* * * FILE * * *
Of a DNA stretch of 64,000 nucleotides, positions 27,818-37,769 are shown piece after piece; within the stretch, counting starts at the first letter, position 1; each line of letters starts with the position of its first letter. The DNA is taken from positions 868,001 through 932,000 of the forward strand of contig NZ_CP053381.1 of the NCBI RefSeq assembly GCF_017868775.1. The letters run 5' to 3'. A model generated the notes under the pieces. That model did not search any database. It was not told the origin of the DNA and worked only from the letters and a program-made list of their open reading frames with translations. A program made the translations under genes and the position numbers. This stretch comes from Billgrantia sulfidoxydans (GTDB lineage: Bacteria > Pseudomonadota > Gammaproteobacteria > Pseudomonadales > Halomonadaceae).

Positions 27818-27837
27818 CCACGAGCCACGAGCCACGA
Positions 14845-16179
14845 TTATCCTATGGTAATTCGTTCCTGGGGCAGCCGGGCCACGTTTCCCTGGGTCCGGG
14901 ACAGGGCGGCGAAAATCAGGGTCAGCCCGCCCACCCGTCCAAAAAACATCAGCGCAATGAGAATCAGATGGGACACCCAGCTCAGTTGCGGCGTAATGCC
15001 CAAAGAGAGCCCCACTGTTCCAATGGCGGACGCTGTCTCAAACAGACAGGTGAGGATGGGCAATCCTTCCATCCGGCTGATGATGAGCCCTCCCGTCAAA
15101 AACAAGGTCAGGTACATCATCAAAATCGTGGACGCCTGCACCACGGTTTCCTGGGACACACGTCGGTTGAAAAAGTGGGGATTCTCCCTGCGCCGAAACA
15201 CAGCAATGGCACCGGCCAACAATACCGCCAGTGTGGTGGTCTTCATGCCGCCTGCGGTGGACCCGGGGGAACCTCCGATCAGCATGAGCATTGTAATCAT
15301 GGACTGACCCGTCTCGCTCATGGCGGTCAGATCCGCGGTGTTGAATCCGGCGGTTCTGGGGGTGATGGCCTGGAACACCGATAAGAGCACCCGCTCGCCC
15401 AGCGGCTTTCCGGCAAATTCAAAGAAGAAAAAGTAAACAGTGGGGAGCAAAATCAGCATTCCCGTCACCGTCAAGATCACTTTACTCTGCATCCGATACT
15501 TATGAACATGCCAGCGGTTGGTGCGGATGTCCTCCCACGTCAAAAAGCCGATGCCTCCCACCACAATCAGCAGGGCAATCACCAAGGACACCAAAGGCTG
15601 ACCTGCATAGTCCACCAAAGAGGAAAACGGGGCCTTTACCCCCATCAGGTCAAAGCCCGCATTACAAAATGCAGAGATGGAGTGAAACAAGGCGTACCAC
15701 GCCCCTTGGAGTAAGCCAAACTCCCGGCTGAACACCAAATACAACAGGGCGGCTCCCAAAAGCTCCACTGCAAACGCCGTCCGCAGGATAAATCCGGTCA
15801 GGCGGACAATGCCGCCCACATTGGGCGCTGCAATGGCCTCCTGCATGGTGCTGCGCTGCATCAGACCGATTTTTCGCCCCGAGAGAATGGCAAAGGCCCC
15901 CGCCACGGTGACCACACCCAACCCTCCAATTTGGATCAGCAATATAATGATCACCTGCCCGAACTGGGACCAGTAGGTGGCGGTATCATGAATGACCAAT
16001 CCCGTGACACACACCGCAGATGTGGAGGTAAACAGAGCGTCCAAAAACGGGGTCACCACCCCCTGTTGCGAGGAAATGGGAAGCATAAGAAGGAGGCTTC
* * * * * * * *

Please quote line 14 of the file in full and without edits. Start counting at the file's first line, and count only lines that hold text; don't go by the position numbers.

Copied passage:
15701 GCCCCTTGGAGTAAGCCAAACTCCCGGCTGAACACCAAATACAACAGGGCGGCTCCCAAAAGCTCCACTGCAAACGCCGTCCGCAGGATAAATCCGGTCA